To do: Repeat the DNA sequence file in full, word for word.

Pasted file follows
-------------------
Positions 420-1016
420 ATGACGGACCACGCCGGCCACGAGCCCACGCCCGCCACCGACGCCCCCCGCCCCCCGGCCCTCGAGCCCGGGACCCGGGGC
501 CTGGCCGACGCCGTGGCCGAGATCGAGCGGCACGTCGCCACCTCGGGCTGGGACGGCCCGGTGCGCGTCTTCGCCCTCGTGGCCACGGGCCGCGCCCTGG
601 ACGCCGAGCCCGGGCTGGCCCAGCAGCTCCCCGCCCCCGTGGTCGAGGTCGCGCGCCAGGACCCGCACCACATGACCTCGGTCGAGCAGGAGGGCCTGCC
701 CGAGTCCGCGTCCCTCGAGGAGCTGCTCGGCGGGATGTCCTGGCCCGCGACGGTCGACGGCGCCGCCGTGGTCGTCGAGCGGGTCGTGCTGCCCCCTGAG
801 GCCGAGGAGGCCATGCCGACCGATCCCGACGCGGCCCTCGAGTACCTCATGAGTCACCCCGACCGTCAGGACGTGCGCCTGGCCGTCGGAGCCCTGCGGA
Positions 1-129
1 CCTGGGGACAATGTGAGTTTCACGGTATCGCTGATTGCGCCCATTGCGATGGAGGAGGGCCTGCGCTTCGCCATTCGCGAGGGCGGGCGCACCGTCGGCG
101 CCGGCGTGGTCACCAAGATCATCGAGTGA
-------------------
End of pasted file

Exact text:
Positions 420-1016
420 ATGACGGACCACGCCGGCCACGAGCCCACGCCCGCCACCGACGCCCCCCGCCCCCCGGCCCTCGAGCCCGGGACCCGGGGC
501 CTGGCCGACGCCGTGGCCGAGATCGAGCGGCACGTCGCCACCTCGGGCTGGGACGGCCCGGTGCGCGTCTTCGCCCTCGTGGCCACGGGCCGCGCCCTGG
601 ACGCCGAGCCCGGGCTGGCCCAGCAGCTCCCCGCCCCCGTGGTCGAGGTCGCGCGCCAGGACCCGCACCACATGACCTCGGTCGAGCAGGAGGGCCTGCC
701 CGAGTCCGCGTCCCTCGAGGAGCTGCTCGGCGGGATGTCCTGGCCCGCGACGGTCGACGGCGCCGCCGTGGTCGTCGAGCGGGTCGTGCTGCCCCCTGAG
801 GCCGAGGAGGCCATGCCGACCGATCCCGACGCGGCCCTCGAGTACCTCATGAGTCACCCCGACCGTCAGGACGTGCGCCTGGCCGTCGGAGCCCTGCGGA
Positions 1-129
1 CCTGGGGACAATGTGAGTTTCACGGTATCGCTGATTGCGCCCATTGCGATGGAGGAGGGCCTGCGCTTCGCCATTCGCGAGGGCGGGCGCACCGTCGGCG
101 CCGGCGTGGTCACCAAGATCATCGAGTGA